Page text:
Agricultural Research Institute for Climate Change, National Institute of Horticultural and Herbal Science1
Department of Biology, Jeju National University2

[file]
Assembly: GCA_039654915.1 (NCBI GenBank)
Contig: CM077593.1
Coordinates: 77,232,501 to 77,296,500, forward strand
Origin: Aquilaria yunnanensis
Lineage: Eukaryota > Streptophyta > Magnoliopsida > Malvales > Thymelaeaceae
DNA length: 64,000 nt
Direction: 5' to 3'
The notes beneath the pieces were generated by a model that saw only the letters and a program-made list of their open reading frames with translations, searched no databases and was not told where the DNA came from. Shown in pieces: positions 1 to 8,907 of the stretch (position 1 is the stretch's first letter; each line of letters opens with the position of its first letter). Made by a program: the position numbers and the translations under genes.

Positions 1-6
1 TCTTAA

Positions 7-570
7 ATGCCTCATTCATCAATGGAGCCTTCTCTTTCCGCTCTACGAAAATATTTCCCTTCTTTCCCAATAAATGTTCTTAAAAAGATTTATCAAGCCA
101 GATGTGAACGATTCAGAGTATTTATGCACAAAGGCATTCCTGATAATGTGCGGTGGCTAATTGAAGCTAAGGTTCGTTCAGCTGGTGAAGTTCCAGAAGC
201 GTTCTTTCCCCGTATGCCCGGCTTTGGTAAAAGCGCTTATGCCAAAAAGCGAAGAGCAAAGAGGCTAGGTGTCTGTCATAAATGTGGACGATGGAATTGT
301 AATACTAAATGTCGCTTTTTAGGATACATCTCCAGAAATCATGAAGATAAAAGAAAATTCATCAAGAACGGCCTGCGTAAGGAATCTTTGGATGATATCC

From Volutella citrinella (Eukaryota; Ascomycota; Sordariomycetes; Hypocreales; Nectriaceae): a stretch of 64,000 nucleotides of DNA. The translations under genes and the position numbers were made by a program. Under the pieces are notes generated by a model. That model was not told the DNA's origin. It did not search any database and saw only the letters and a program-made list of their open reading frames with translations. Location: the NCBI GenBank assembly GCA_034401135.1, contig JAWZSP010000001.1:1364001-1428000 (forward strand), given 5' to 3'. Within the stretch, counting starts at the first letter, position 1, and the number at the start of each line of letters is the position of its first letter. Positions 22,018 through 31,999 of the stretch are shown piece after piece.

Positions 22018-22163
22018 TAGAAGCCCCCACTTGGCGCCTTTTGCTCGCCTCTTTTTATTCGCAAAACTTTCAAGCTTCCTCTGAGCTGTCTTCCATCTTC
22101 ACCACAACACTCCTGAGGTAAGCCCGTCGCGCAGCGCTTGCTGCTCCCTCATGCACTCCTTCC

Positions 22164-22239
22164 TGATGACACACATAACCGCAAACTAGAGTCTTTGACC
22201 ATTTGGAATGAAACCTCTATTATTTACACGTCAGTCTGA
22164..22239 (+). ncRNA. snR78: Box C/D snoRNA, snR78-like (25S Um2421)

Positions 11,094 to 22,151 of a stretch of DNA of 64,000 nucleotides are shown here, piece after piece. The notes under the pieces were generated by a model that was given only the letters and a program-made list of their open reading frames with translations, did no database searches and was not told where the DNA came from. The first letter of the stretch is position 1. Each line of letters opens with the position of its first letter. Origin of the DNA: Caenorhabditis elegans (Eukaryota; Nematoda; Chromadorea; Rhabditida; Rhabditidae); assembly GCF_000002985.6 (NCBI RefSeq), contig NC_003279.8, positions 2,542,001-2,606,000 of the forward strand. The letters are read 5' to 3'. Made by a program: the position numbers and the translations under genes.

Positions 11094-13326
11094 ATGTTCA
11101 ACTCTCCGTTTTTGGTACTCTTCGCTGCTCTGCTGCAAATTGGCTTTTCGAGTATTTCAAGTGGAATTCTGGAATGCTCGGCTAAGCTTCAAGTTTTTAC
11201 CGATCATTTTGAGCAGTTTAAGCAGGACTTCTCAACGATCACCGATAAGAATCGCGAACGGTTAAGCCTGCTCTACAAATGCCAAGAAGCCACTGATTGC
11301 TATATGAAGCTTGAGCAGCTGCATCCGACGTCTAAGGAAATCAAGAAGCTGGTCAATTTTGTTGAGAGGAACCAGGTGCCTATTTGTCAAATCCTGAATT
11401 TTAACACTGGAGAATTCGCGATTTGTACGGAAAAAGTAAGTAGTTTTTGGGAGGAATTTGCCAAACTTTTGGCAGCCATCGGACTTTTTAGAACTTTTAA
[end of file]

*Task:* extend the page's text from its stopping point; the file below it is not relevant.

Garlic (Allium sativum L.), one of the oldest cultivated crops, is the most widely used Allium species belonging to the family Lilliaceae. In this study, growth characteristics, photosystem II activity, and antioxidative enzyme activity were investigated in five temperatures (10-30°C) during early growth stage of garlic to determine the optimum temperature for cultivation and assess the effects of high temperature on early growth of garlic. Vegetative growth (e.g., shoot height, number of leaves) of garlic plants was greater in the temperature ranges of 15-25°C. However, dry weight (of shoot, bulb, and total plant) of garlic was significantly greater at 20°C, compared to either below or above 20°C. Fv/Fo and Fv/Fm values were highest at 15-20°C, and decreased above 25°C. The chlorophyll a fluorescence induction OKJIP transient was also considerably affected by high temperature; the fluorescence yields Fi and FP decreased considerably above 25°C, with the increase of Fk and Wk. Activities of catalase and superoxide dismutase in leaves and peroxidase in roots were high in 20-25°C, and decreased significantly in 30°C. These results indicate that a growth temperature of 30°C inhibits early growth of garlic and that it is desirable to culture garlic plants near 20°C. Fluorescence parameters such a Fv/Fo, Fv/Fm, Fk, ETo/CSm, and PIabs were significantly correlated with dry weight of whole garlic plants (p < 0.01), indicating that these fluorescence parameters can be used for early assessment of high temperature effects even though the damage to the plant is not very severe.
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